Seeking peace is to reduce our worry, anxiety, obsessions, anger, and destructive tendencies. The process required leads to self-denial, death to our destructive habits, new understanding in God, unfamiliar engagement with Godly character, and other new experiences which are uncomfortable. Therefore, there is a necessary discomfort which may feel contrary to peace that will in effect, lead to peace.
https://cft.vanderbilt.edu/guides-sub-pages/blooms-taxonomy/ (image below)
Depth of knowledge & bible education
Introductory level: (terms, understanding, recall, memorization) Learning concepts. Mainstream learning. Following the crowd.
Truth seeking level: (Asks questions, tests knowledge, building discernment, seeking improvement/correction, challenging self & others to walk the talk)
Baptism level: (give self over to the process of change, let go of self and trust more in God in practice and application, examination, confession, practicing new character, regular prayer from the heart, aligning motivation and interests with God’s, experience the learned concepts in practice while evaluating results)
Mentor level: Sharing experience with others, learning how to describe the inward experience and process (temptations, thoughts, feelings, senses, insight etc.). Developing coaching skills through Godly character while being a disciple of God.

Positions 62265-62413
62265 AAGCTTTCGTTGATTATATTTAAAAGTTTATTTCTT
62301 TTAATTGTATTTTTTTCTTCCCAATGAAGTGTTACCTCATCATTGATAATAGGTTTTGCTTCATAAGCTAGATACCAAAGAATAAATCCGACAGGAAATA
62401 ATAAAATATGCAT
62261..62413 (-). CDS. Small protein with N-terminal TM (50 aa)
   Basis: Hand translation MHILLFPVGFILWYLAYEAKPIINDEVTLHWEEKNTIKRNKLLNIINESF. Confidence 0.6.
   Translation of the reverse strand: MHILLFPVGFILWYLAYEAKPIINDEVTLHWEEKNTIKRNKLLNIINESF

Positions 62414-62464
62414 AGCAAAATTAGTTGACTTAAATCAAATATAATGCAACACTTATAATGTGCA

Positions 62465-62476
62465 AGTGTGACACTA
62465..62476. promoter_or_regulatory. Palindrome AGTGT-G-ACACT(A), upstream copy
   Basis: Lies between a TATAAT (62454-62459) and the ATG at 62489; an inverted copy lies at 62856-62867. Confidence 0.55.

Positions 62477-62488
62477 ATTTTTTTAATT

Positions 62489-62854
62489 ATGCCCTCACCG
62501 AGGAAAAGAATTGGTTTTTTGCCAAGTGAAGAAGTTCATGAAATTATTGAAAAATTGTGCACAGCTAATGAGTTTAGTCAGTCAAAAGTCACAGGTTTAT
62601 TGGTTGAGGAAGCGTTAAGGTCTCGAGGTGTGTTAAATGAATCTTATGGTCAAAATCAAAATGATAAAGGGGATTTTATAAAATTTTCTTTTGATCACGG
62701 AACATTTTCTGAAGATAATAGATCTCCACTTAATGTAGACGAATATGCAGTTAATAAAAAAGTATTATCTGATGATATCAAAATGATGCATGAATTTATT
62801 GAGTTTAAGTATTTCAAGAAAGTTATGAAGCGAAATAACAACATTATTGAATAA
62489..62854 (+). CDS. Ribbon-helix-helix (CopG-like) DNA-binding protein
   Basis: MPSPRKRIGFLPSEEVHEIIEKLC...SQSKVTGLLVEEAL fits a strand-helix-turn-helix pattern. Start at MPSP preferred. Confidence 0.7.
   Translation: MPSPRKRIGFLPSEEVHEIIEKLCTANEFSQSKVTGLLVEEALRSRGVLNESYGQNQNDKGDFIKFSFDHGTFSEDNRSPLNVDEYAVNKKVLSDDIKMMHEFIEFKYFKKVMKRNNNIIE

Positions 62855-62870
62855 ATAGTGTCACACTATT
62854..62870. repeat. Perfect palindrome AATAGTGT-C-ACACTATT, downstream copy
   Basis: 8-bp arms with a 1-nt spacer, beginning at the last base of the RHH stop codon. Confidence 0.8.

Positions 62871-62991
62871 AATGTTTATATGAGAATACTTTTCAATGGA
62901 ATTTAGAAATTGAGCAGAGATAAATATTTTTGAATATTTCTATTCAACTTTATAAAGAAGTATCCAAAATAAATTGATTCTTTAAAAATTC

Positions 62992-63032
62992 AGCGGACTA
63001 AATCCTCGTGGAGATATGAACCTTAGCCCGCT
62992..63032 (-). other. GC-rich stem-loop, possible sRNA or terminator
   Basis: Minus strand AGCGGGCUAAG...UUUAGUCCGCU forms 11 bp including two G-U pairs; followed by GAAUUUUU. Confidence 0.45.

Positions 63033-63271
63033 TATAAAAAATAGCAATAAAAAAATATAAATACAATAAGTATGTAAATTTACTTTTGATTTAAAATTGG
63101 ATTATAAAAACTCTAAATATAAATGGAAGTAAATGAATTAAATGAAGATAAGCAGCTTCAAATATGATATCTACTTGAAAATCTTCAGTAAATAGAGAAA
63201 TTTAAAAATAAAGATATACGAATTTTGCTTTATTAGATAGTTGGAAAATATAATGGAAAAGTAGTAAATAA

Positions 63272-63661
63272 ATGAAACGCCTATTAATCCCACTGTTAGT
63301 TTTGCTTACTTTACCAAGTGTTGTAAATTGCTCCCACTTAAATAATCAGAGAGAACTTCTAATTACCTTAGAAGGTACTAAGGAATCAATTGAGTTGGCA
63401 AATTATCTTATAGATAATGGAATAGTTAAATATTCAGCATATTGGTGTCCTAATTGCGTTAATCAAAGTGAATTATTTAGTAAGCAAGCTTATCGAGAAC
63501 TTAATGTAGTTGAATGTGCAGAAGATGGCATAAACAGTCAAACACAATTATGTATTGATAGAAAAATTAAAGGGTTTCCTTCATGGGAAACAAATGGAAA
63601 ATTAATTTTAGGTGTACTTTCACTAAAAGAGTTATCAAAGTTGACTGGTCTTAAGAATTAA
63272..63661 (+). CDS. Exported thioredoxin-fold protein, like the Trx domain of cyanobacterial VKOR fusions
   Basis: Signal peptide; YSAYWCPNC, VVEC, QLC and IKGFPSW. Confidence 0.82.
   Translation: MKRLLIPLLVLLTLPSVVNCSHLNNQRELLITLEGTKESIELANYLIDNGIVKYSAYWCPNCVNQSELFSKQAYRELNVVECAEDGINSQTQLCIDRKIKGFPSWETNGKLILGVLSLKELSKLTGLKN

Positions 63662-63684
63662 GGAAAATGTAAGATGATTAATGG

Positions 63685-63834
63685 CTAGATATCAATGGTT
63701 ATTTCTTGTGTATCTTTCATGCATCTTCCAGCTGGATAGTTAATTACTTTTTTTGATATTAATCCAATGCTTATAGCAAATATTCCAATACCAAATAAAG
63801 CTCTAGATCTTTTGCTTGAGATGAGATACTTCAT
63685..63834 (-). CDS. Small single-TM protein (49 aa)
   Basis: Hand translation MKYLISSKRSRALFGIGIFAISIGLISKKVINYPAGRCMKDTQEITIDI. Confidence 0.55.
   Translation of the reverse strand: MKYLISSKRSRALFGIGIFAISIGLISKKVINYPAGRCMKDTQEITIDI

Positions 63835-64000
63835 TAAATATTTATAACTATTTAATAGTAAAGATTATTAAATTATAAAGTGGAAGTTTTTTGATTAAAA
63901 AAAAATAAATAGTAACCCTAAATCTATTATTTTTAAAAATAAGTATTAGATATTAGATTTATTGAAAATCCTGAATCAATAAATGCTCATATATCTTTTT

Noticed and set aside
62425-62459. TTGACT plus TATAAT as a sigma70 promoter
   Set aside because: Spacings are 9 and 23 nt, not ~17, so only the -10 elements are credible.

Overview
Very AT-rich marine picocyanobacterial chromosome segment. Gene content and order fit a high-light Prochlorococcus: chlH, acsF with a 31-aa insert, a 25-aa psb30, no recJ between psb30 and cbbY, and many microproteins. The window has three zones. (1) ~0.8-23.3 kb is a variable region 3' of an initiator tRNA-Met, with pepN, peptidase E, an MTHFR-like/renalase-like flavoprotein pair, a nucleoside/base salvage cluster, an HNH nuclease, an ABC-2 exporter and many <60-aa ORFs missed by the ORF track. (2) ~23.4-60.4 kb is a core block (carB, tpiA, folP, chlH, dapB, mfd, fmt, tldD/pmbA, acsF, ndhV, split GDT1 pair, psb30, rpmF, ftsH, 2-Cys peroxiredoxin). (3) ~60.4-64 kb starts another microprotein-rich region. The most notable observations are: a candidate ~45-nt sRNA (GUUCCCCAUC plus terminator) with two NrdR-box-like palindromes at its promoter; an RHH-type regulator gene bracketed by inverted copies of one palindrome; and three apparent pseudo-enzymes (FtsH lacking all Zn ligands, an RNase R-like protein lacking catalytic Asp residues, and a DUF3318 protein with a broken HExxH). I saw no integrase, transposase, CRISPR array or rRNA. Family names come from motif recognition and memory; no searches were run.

What if we began educating children as soon as they came into church building up schemas that match the bible? Imagine a child learning by experience love, compassion, mercy, forgiveness, truth, generosity, peace, and justice. Imagine our children developing their spirit at a very young age with deeper conversations, building discernment skill, and practicing mediation. Then imagine what kind of teenagers this different education system might create. Of course this would stimulate so many difficult and uncomfortable conversations about real life feelings and spiritual realities many of us hope to avoid, but that would be sin/miss the mark. We ought to face the dysfunctional realities which exist within our church communities, families, and congregational systems. We ought to face them with truth, love, and faith. We ought to seek how we can correct and align them closer to God.
Imagine a family coming to church with an alcoholic parent. The child goes off to their kid group and nervously tries to talk about problems. This is a highly sensitive area, but a very important one to address. The child right at this point is going to develop a schema about religion, church, and God. Do we respond with truth and sincerity? "I'm sorry to hear about your struggles at home. Let's talk about that more and pray together. I would also like to meet with you once a week to help you understand how seeking God can help." And what about Santa? Condoning the lie does not seem to fit God's truth. It could be a very good thing to evaluate our current system and see how we might be able to develop spiritual students more with God.